Childhood overexposure to television can cause a detrimental effect on reading skills and behavior. Bar-on (2000) states, “The exposure of American children and adolescents to television continues to exceed the time they spend in the classroom: 15,000 hours versus 12,000 hours by the time they graduate.” (p. 289) Children are more vulnerable than adults, to the influences of the behaviors that they view. The pediatrics association estimates that for every hour a child under two spends in front of a screen, he or she spends about fifty minutes less interacting with a parent, and about ten percent less time in creative play. (Carey, 2011, p. 2) Although there have been some studies that found some prosocial and educational benefits, significant research has shown there are a lot more negative effects. (Bar-on, 2000, p. 289) This paper will describe in detail the effects that can be caused from too much television.
One of the main effects from an abundance of television is an increase in violence. In a paper done by Dietz and Strasburger they found that on average young people view over 1000 rapes, murders, armed robberies, and assaults every year while watching television. (Bar-on, 2000, p. 289) Numerous studies have shown that elementary children will imitate violent behaviors they see on television, particularly if the violence is rewarded. (Wilson, 2008, p. 100) With all of the violence on television children are developing more bad habits. It was found, in a study, that elementary school children exposed to a single episode of the Mighty Morphin Power Rangers committed significantly more intentional acts of aggression such as hitting, kicking, and shoving compared to those who didn’t watch the episode. (Wilson, 2008, p. 100) There are too many television shows out there, aimed at children, that view violence as acceptable. A three year National Television Violence Study examined nearly 10,000 hours of television programming and found that about 61 percent contained violence. (Bar-on, 2000, p. 289)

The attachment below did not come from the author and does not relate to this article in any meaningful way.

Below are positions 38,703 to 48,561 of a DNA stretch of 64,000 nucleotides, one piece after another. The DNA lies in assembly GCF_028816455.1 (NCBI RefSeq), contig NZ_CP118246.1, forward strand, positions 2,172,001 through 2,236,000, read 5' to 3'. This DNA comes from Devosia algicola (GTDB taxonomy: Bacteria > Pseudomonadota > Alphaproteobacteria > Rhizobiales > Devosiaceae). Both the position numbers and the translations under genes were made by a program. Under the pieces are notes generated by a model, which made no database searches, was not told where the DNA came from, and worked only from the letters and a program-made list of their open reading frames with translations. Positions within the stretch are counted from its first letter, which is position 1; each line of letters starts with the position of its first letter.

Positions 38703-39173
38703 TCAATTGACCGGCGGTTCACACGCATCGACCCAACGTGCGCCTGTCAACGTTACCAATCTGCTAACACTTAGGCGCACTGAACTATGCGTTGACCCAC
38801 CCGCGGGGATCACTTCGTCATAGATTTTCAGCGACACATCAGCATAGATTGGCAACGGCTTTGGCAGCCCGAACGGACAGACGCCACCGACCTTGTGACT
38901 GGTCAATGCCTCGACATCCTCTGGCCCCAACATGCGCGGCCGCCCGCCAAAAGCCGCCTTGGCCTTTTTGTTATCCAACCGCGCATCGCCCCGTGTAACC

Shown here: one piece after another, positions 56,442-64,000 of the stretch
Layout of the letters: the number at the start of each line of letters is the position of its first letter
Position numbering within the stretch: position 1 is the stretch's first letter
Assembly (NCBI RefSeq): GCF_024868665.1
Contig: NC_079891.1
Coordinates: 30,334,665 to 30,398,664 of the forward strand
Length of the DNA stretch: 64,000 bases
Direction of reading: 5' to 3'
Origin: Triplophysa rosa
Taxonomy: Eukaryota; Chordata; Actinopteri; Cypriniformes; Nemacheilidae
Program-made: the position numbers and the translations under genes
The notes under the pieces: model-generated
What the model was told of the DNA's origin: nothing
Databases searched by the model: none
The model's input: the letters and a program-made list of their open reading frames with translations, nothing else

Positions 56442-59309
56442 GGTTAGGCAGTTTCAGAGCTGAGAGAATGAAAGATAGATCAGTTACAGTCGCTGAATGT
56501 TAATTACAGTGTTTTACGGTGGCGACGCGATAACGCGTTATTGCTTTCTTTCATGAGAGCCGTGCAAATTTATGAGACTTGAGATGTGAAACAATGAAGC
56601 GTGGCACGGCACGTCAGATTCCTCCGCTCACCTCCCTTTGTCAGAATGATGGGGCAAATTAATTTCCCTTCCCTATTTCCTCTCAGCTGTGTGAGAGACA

Violence may be a nasty side effect of television, but there have been studies that have shown that children, when limited to content and a time constraint, have exhibited more of a prosocial behavior. (Fisch, 2005, p. 12) It has been shown that prosocial programmes have promoted helpful behaviors in similarly viewed programmes on television. (Bar-on, 2000, p. 289) For example, watching a show that has a person showing manners, like opening a door for someone, will allow them to be more likely to exhibit the same behaviors later on in life. The effects of prosocial television have been linked to an increase of friendliness, co-operation, self control, and a reduction of stereotypes. (Fisch, 2005, p. 12) Despite this potential positive effect, the amount of shows that would produce this effect are minimal at best.
My wife and I show our daughter both educational programmes and teach her...